Let’s Podcast!


That’s right, Blue Cactus Press is starting its very own podcast! We’ll delve into the creative worlds of writers, artists, entrepreneurs and general bad-asses across the Pacific Northwest. But before we set up our microphones and chat with our cool-kid guests,  we need your help! We’ve gotten ourselves into a bit of a pickle: we can’t decide what to name our new podcast! We’re stuck, we’re wavering in silly indecision about whether to name it

The Prickly Pear or The Clay Pot

So, instead of wasting away in this valley of confusion, we’ve decided to ask you – our friends, colleagues and literary crushes – to vote on which of these two (amazing) choices is best. Chime in by filling out the form below!

We can’t wait to see what you choose! We’ll post the results sometime next week. Now get to votin’ !

book review: big magic

I’ve already decided, folks, that I refuse to be a languishing, suffering writer. And I refuse to be an author who lives in poverty in order to”stay true to the arts.” I won’t link my craft to my worst attributes or habits, either (sorry Plath and Poe, I just don’t have the energy …) For some reason, though, a lot of aspiring writers do things just like this all the time. They strap all sorts of pressure and bad juju onto their creative backs and walk around like sad hunchbacks. But thank goodness for us, in her book “Big Magic: Creative Living Beyond Fear,” Elizabeth Gilbert convinces writers to let all that nonsense go and allow yourself to fall back in love with the process, not the outcome, of following your creativity.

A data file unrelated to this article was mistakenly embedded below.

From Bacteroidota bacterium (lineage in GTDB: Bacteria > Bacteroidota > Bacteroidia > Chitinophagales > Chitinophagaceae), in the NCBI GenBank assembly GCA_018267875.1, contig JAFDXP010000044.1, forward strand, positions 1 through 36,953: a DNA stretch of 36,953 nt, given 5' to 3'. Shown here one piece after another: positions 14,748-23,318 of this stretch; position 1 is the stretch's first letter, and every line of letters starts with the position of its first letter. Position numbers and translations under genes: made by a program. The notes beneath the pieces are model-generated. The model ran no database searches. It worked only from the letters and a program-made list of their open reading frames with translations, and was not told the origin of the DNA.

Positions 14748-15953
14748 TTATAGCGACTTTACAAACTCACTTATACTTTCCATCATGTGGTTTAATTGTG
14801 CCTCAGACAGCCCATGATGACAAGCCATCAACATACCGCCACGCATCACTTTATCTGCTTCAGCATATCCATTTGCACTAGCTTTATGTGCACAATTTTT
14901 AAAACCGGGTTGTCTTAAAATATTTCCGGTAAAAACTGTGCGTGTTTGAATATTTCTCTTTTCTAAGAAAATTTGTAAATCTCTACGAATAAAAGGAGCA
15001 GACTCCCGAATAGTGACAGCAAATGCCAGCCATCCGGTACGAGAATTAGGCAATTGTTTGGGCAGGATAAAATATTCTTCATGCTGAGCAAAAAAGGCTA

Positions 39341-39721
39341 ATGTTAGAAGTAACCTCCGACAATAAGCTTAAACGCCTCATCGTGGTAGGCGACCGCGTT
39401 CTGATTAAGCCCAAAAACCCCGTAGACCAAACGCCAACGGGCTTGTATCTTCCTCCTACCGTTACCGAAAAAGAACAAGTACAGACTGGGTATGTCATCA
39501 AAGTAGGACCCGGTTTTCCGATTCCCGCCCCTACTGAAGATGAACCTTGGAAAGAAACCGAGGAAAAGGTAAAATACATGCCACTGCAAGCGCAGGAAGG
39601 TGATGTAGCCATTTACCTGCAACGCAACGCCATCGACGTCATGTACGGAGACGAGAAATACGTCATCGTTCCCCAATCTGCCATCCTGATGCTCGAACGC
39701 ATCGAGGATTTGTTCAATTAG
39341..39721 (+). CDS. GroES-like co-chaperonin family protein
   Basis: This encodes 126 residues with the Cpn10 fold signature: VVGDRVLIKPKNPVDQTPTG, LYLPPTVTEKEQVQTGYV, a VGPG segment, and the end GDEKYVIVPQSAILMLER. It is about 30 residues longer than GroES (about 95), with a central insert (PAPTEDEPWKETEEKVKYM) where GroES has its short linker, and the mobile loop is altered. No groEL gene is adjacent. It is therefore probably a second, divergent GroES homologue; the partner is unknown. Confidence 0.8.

Gilbert’s “Big Magic” is an easy-to-read, non-fiction book that falls into the categories of inspirational and self-help reads.  Interestingly, the book is separated into chapters which focus on emotional principles that readers should pay attention to while engaged in the creative process. A few examples are trust, courage, and persistence, each of which has a chapter devoted to understanding how to use these traits to allowing yourself to develop a healthy relationship with creativity and inspiration.

Now I must admit here, that when I started reading this book, I was a little afraid that it would be too similar in content and style to other books that I’d recently read in the same category (like The Desire Map). I could not have been more wrong about that, though, and here’s why: “Big Magic” is a vastly unique book. In the text, Gilbert focuses on a few key points: you must learn to recognize when creativity and inspiration are knocking on your door, and then you must cultivate your relationship with them by working diligently, every day, towards your chosen passion.

In the pages of “Big Magic,” Gilbert explains to writers, painters, or artists of any kind, really, that the beauty of creativity lies in your process and daily practice, not in your outcome. Gilbert writes that you should let yourself fall in love with creativity and inspiration, have an affair with them if you want, and at the very least, cherish them, rather than putting unnecessary pressure on yourself to “produce” or be “successful.” Instead, just enjoy your creative journey and appreciate the things you’re learning along the way. If you do this, Gilbert says, you’ll find a personal dedication towards, and trust in, your good ol’ buddy, creativity.

Overall, I was surprised and delighted by the message that Elizabeth Gilbert delivers in “Big Magic.” This book is incredibly readable and is written in a friendly, conversational tone that will, without a doubt, pull you into its pages and convince you to change the way you think about inspiration and creating. If you enjoy books that focus on positivity and living with a sense of purpose and dedication to creativity (like I am, all the way, baby), then this is definitely the book for you. It’s an amazing and quick read, and I highly, highly recommend it.

For more on Elizabeth Gilbert, visit her website ElizabethGilbert.com

Happy reading!